Tuesday, November 29, 2016

Go away, Jack Frost

I'm not a big fan of the cold.  Sure, I'm from Minnesota, but I'm still a weenie.  As I stood in the pouring rain with mi papi, hunched down under my rain coat and him under his rain sheet, I considered how dumb my hobby is.  Sure, we were heading into the indoor, but I still had to slop through the icy mud to retrieve my muddy pony.  Then we slogged down to the indoor and slogged back up while the sky dumped buckets on us.  At least it's not the ice from this morning, that was exciting while feeding the poultry.  I need to get the chains back on the tractor tires.

Pretty sure hubby was watching from the window with his coffee, laughing his butt off, as I slid across the driveway.

No Stirrups November is bad enough without getting chills.  Fortunately I've got a routine that keeps me from completely freezing.  Today's topic:  How I survive winter.

Step one:  Base layers.  Base layers are everything wonderful and beautiful.  If I have the right thermals on, I can make it through anything.  I learned this when working in a barn through a New England winter.  Stomping through a blizzard to toss extra blankets on school horses really puts your gear to the test.  My brand of choice?  Duofold.

This one, right here, is a life saver.  I have some mid weight for slightly chilly days, heavy weight for this time of year when it's 30's while I'm riding, and the expedition weight for the dead of winter.  The pants fit under my breeches, I just wear my socks over top of them so they don't ride up while putting my breeches on.  I don't have winter breeches, I use the same old Piper full seats year round.  I just put different thermal underwear on as the seasons change.  My Duofolds have held up for years with heavy use, I've shed down to my thermal top on several occasions and no one noticed.  Looks like a nice, fitted top.  I have found nothing better at the price point.

Step two:  Down.  I didn't want to bother with buying down until I got my first down vest.  It really, really does make a difference.  I have a couple down vests now.  EMS is my usual source, since I get my hiking gear from them, but I spy a down vest from Ariat at Smartpak.  A thermal top, a flannel button down shirt, and a warm vest will have me riding while showing my position to my trainer through most of the winter.  I'll still need a jacket when it's 10* out, but at those temps, my trainer is too busy shivering and hating her life to care if she can see my back clearly.  I wear a jacket to the ring, but dump it once we're warmed up and ready to work.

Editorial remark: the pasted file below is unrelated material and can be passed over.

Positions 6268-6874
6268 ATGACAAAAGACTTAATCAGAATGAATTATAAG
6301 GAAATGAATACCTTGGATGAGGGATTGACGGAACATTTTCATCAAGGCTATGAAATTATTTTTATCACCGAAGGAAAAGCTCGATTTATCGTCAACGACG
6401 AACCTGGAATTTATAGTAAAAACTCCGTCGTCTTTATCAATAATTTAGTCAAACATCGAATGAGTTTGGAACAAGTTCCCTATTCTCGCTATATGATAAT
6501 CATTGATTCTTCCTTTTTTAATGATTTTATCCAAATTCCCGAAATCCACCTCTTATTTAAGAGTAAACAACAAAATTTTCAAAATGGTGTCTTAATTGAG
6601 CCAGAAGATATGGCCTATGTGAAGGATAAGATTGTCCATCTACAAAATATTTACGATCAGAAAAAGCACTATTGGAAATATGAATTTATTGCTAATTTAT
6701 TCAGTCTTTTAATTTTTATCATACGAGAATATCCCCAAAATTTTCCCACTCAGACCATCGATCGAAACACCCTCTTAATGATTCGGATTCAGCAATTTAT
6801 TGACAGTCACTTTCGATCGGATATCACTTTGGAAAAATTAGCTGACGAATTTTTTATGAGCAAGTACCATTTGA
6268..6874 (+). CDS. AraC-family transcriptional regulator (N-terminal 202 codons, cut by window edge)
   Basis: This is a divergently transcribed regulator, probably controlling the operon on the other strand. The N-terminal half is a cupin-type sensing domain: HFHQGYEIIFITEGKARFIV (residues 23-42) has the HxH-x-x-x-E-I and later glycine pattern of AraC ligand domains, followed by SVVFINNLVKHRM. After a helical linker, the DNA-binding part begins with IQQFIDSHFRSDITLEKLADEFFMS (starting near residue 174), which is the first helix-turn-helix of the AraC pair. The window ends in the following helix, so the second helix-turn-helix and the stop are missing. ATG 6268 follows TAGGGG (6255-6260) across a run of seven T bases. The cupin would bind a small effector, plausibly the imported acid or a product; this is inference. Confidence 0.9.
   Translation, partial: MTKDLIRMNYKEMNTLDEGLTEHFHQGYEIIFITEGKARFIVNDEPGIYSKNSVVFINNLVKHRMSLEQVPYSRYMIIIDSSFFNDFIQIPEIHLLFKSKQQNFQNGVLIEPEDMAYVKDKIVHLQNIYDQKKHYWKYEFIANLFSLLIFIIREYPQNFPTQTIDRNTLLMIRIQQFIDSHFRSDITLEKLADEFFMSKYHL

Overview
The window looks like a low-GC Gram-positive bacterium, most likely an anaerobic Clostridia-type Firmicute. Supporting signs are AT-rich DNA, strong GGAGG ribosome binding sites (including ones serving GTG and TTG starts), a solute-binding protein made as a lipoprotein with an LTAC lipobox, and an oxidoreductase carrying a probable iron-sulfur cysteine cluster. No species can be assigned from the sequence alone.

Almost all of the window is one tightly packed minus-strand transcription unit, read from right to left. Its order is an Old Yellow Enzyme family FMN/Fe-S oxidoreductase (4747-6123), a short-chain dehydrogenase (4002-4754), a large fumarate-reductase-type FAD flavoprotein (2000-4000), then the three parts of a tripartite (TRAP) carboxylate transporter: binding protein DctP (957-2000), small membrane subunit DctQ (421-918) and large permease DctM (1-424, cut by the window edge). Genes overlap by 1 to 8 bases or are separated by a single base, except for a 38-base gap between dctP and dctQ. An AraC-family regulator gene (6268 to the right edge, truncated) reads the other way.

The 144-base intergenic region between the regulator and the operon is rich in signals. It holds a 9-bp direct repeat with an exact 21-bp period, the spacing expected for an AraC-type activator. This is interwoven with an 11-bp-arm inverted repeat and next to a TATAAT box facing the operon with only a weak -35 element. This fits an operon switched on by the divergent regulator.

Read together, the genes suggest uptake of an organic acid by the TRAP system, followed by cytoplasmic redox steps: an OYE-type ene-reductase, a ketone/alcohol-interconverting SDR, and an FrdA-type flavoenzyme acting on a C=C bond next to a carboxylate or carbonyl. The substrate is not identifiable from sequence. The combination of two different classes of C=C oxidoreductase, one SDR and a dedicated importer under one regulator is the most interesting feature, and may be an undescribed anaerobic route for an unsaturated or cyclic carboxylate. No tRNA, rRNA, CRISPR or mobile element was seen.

Step three:  Silk and wool socks.  Wool socks alone will help a lot, but with a silk liner?  Toasty warm!  I don't always have winter boots.  Okay, I usually don't have winter boots for riding.  Bulky boots make me uncomfortable, I'm scared I'll get stuck in a stirrup.  Layering up my socks can keep me from freezing in my usual boots.  I always struggle to find silk liners in women's sizes, so that might be a challenge. 

Also, look for reflective inserts for your boots.  Makes a world of difference when walking around on the frozen ground.  You don't feel the cold seeping in through the soles of your boots.  I get mine at Tractor Supply for cheap.

The one thing that I haven't figured out?  Barn gloves for winter.  Any recommendations?  My fingers are always cold and they ache.  I had some insulated gloves, but a bit of snow and they're wet and worthless.  Next week is showing snow so the situation is becoming dire!

Theo tries to kick me when I stuff my ice cold hands under his blankets.  Can't say I blame him.


  1. The best luck I have had with glove are the super cheap walmart ones that are really thin and then layering a quality pair of leather gloves over them. That is how I rode in blizzards when I was in high school.

  2. Silk sock liners in women's sizes: https://www.rei.com/product/627663/rei-silk-one-liner-socks

    When I rode, I struggled a lot to keep my hands and feet warm enough. Finally broke down and got insulated riding boots and Back on Track gloves. Game changers both! I also had a great pair of Mountain Horse mittens that were too bulky to school in but worked great for hacking (and then White Mountsin winter hiking after I leased out my horse).

  3. My hubby swears by his silk glove liners when he's skiing or mountain biking in the winter. Maybe some others will have good glove recommendations and pair those with liners?

  4. I have a simple pair of fingerless gloves that serve as a "base layer" for my hands. Esp since I always end up taking off the gloves for random chores here and there, it helps ensure that my hands always have some degree of protection. The outer layer gloves really depends on what I'm doing tho. Heavy fleece lined leather workmans gloves for chores, but lighter weight riding gloves for riding bc I can't stand a lot of bulk.

    1. I have these. https://www.amazon.com/Volyer-Cashmere-Fingerless-Christmas-Girlfriend/dp/B00OXN6UKE

  5. http://wintersilks.blair.com/p/unisex-mid-calf-sock-liners-in-washable-silk/8901.uts

    I dont wear sock liners, but am happy with Winter Silks in general. I wear their thermal tnecks & pants all winter. In the South. I get cold. I went to school in NH. It was not pretty.